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International Relations and Human Rights 1: Genocide & Human Trafficking

Updated on November 17, 2011

The violation of human rights is not just a national concern but involves international dilemma. It impacts not only the territory suffering from this civil unrest but has international repercussions. Ergo, when a nation fails to address these serious social concerns, it is the mandated responsibility of the union of nations to act against these inhuman circumstances. Two of the biggest issues related to national violence that needs an international response are genocide and human trafficking.

Victims of 1994 Genocide in Rwanda
Victims of 1994 Genocide in Rwanda | Source


Genocide was one of the four atrocity crimes defined in the 2005 World Summit along side with war crimes, ethnic cleansing and crimes against humanity. Atrocity crimes are characterized by one, the magnitude or the severity of the crime that includes noncombatant victims. The large-scale executions of such crimes have devastating effect on human casualty, cultural destruction and property losses. Second, the crime could occur at anytime—a time of peace, a time of upheaval, a time of civil unrest that could be categorically international or national in characteristic. Third, the act must be identifiable i.e. “genocide” is properly and exhaustively described on international law and in all other courts of law. Fourth, the crime is lead by a ruling elite during the whole extent of the crime—rebel group, insurgent, etc. Lastly, though it is the nation’s responsibility to put in trial the perpetrators of an atrocity crime, customary international law will also held the accused individual criminally liable (Scheffer, 2008).

When talking about the issue of genocide, the first thing that would come up on anybody’s mind is the Rwandan genocide. In 1994, an estimate of one million Tutsis and Hutus were massacred because of ethnic cleansing and power struggle. The extremist Hutus through their calculated attacks were able to seize power after assassinating the President and ten soldiers of the UN Assistance Mission for Rwanda [UNAMIR]. What followed was a military campaign that brought down Jean Kambanda, the rebel leader who led the extremist Hutus. Though Kambanda pled guilty to genocide before the ICTR, the political tension in Rwanda was still high even with the accused being tried and the government being led by Tutsis and moderate Hutus (Sadat, 2009).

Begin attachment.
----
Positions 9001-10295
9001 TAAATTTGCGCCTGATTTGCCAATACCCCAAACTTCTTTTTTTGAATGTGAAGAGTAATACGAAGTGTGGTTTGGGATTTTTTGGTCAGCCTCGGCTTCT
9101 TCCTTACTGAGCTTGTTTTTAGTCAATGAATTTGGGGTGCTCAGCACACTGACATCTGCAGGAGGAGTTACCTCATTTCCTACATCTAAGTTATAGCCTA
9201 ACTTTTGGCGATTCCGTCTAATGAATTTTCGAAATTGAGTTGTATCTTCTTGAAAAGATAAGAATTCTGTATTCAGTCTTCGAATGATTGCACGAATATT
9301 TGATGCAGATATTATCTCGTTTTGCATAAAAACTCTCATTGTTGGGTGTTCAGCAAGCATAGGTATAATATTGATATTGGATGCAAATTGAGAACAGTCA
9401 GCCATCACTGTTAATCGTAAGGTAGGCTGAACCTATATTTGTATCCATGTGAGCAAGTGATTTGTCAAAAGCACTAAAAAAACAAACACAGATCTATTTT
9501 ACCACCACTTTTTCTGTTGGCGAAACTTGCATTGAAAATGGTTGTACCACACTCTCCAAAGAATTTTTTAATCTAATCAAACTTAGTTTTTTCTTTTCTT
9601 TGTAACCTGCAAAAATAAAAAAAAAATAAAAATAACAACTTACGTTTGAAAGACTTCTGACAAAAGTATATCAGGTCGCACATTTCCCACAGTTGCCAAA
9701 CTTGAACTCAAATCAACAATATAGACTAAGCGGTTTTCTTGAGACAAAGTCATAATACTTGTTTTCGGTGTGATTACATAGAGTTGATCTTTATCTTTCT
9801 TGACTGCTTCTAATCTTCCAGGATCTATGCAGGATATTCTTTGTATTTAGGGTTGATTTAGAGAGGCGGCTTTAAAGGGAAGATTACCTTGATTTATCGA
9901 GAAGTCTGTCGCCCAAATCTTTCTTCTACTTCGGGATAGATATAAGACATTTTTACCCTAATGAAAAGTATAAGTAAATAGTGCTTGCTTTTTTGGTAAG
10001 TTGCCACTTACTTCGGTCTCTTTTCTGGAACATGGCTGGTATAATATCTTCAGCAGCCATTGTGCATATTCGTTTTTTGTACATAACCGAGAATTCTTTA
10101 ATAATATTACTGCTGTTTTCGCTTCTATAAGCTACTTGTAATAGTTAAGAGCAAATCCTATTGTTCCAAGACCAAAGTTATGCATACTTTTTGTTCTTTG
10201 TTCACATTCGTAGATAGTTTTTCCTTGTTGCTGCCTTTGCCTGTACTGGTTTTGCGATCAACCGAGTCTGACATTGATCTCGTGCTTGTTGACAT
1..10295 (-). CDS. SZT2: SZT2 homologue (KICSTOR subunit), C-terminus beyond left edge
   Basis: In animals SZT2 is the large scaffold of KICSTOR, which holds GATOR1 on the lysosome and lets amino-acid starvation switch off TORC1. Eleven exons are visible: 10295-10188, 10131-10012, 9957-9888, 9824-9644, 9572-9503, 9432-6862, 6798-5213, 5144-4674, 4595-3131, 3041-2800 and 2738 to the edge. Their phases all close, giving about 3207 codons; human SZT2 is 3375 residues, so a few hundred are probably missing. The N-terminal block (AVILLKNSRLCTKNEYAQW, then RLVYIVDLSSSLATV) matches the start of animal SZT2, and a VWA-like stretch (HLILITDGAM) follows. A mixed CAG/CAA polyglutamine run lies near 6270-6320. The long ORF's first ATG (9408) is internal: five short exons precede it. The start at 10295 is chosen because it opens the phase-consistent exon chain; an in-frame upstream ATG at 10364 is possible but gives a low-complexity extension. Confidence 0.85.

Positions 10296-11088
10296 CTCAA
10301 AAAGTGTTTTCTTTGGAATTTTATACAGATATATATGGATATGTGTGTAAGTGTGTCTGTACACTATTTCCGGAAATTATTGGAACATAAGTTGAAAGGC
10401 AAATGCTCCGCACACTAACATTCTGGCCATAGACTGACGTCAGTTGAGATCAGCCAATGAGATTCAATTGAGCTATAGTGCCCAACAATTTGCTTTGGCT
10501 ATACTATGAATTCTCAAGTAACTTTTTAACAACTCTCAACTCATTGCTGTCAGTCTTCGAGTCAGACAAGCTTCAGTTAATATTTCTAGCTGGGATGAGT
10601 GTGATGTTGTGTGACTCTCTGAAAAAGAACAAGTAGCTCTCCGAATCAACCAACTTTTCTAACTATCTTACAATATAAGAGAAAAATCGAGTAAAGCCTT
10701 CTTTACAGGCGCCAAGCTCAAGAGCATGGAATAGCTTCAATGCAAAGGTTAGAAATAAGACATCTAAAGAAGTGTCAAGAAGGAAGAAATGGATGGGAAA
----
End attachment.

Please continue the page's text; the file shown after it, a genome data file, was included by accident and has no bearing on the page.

Human Trafficking

The other national concern that needs international response is human trafficking. Human trafficking has been an international phenomena that victimize women and children who are often exploited for prostitution and sex trade. Sex tourism in particular has been a booming business especially in developing countries. A well-developed country like the Unite States is no exception though. Human traffickers often lure in their target through false-front agencies, abduction, and manipulating on the innocence of children, uneducated women, and poverty. In the US for example, children are used for pornography, internet prostitution, before finally making it to actual prostitution. Their falsified documents and undocumented status are used to restrain their victims by capitalizing on their illegal alien status. Mere force or show of violence is also used to coerce the victim into prostitution (Hodge, 2008).

The United States acknowledge the rights of the human trafficked victims in 2000 through the creation of Trafficking and Violence Protection Act. It recognized that victims of human trafficking are often more severely punished than the trafficker. It required that victims are protected from being improperly penalized because of unlawful acts committed due to being trafficked like falsified document and undocumented status for working and upon entering the country. They are also entitled to “T-visas” that will grant them welfare and protection (Ibid).